Hee Seop Choi Rumors

Speculation: Choi or Pena to Reds?

Publicly, the Reds’ plan seems to be using Scott Hatteberg as a full-time first baseman and shifting Adam Dunn back to the outfield now that Wily Mo Pena is gone.

Hatteberg authored a .256/.334/.343 line for Oakland last year in 464 at-bats.  That’s just nowhere near the work of a starting first baseman, even if he does dial that OBP up to .370 again.  A commenter on the Wily Mo thread, Mike Murphy, had this to say:

"I predict… the Cincy Reds will wind up with either Carlos Pena or Hee Seop Choi."

To that I say, good call!  One of those interesting first base projects would be an ideal fit for Cincinnati.  Other possibilities:  Tony Clark, Ryan Shealy, and maybe Walter Young.  Hell, Calvin Pickering deserves another shot, the big lug.  Not sure who the Reds could send over to acquire Shealy, but that would be a fantastic pickup.   

WEEI’s Tejada Rumor Making Rounds

The Dennis and Callahan Show on WEEI 850 in Boston broke out an improbable-sounding trade rumor this morning.  Here’s the idea:

Dodgers send: Derek Lowe, Hee Seop Choi
Red Sox send:  David Wells, Alex Gonzalez, Kevin Youkilis, Jon Lester, Tony Graffanino
Orioles send:  Miguel Tejada, Luis Matos

Dodgers receive: Wells, Graffanino, Matos
Red Sox receive:  Tejada, Choi
Orioles receive:  Lowe, Gonzalez, Youkilis, Lester

In my humble opinion, there’s about zero chance of a deal like this going down.  Then why am I posting about it?  For one thing, I’ve received a host of emails about the possibility.  So it seems that the people want to discuss it.  Secondly, plenty of these players are likely to be dealt, just not in this combination.

Is Derek Lowe on the block?  Certainly.  I know for a fact that the Cubs and Phillies have expressed interest in him.  I’m fairly certain he wouldn’t represent a big gain for the Orioles, however.  The Phils could still try to hammer something out to obtain Lowe.

Hee Seop Choi has nowhere to play on the Dodgers, and I mentioned before that I think the Devil Rays should make a play for him.  However, they’ve added Russell Branyan as a corner guy so it seems less likely at this point.  There isn’t much of a market for a first baseman, but Choi still deserves a chance.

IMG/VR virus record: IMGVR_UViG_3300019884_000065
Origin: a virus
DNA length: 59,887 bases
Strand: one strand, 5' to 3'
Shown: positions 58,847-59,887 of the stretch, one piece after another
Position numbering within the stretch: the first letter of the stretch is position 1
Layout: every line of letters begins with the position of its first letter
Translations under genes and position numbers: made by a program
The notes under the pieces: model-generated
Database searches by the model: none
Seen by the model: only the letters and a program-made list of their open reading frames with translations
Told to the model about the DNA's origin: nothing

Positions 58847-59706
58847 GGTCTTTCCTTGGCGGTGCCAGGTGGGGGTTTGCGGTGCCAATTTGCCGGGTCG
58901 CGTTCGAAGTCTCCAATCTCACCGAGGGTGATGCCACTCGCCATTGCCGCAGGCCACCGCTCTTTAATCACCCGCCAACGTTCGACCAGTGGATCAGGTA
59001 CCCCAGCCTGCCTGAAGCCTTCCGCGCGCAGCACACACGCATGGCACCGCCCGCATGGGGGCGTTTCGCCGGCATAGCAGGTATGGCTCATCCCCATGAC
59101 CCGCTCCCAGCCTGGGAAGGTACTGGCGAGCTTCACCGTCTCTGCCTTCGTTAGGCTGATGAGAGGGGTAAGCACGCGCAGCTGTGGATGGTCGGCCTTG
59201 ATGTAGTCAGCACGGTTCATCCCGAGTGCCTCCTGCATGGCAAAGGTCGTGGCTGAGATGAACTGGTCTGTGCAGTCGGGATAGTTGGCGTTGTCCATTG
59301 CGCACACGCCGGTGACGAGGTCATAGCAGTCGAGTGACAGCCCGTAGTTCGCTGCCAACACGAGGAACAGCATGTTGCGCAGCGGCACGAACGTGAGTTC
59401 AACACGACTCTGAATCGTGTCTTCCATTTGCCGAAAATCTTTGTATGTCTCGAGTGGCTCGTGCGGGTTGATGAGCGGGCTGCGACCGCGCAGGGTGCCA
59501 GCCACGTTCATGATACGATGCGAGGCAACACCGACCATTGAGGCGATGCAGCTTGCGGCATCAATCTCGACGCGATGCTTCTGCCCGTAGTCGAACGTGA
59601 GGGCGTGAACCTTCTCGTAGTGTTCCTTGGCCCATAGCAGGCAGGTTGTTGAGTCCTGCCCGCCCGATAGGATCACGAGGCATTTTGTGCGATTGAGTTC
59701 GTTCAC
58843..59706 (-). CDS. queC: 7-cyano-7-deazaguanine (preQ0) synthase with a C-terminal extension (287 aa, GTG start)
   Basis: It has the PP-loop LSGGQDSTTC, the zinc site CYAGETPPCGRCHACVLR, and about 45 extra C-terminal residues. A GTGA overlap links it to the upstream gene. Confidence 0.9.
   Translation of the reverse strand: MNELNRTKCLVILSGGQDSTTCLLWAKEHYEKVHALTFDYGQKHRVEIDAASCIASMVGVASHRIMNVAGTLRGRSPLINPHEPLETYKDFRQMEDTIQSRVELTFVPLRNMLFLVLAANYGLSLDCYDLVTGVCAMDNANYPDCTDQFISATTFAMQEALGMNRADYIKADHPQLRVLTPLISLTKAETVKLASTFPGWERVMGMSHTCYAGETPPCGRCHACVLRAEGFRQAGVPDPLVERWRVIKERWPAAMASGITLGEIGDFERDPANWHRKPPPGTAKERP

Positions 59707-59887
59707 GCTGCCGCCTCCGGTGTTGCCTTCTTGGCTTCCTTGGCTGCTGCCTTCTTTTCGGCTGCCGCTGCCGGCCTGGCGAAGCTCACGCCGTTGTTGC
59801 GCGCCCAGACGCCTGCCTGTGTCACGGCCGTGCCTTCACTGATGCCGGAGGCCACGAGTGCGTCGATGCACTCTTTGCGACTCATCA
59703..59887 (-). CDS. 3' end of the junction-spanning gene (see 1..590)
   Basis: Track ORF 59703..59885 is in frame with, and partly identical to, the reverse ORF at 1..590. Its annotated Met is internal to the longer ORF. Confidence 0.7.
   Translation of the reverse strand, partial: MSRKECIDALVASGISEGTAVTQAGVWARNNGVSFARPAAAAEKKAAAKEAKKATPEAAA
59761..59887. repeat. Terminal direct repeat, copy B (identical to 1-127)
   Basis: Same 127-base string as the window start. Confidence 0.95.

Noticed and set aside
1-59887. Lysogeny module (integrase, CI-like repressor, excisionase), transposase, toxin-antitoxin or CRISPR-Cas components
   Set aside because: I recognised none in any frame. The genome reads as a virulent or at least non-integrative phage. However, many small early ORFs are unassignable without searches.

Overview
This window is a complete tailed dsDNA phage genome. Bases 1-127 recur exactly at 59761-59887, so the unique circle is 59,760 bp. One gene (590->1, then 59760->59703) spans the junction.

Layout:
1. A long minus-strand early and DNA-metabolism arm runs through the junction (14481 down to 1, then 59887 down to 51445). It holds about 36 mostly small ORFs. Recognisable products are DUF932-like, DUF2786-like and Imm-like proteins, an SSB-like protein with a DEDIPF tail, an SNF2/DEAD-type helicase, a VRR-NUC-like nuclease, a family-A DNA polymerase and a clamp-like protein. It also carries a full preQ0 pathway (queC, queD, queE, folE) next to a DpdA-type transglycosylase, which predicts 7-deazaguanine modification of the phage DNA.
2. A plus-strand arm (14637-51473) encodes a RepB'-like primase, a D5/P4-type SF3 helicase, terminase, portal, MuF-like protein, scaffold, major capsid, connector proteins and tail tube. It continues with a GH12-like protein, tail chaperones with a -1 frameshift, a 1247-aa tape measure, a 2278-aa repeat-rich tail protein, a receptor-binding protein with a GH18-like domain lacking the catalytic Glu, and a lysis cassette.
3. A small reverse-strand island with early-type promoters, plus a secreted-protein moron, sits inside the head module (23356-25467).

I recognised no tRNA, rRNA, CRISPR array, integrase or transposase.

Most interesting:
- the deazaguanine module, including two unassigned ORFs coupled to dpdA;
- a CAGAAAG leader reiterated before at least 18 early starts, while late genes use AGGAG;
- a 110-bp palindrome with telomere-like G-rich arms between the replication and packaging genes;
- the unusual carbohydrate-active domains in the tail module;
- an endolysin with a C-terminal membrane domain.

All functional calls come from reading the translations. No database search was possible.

Wells is certainly likely to be dealt, and the Dodgers are a viable candidate.  I mentioned yesterday that the Mets could consider Boomer as well.

Without doing any research, I have a feeling that a team can’t sign a free agent and trade him immediately.  That’s why the Alex Gonzalez thing seems way off to me.  Plus, Boston seemed to be trying to strengthen their defense.  That is supposedly where Gonzalez’s value lies.

The Red Sox won’t be trading Youkilis and Lester.  They’re far too valuable as building blocks.  Graffanino should be on the move, but that’s a minor deal.

I wouldn’t be shocked to see Tejada dealt before the deadline, and a guy like Lester would have to be involved.  There’s a fair chance Ronny Cedeno bombs and the Cubs try to re-engage the Orioles this summer.  They’d be relying on the further development of minor leaguers to form an attractive package.

Matos, sure, he’ll end up somewhere.  But the Dodgers don’t need him.   

Choi Would Be Good Fit For D-Rays

Hee Seop Choi, a remnant of the DePodesta Administration, is a lame duck at first base for the Dodgers.  The club has nowhere to play Choi and no desire to keep him around.  Where could the Korean 1B end up this winter?

The Athletics figure to split time at first base between Nick Swisher and mostly Dan Johnson.  However, one of them could play DH and the starting job could be handed to Choi.  Bargain players with something to prove are right up Billy Beane’s alley, as evidenced by the Milton Bradley trade.

Choi would also fit nicely in the low pressure environment of Tampa Bay.  If Travis Lee doesn’t accept arbitration with the D-Rays, they could plug Choi in and give him at least 400 ABs at first.  Choi’s prospect window is closing after 363 Major League games, but he’s never gotten more than 320 at-bats in a season.  It would be a low-risk, high-reward move similar to the Sean Burroughs trade.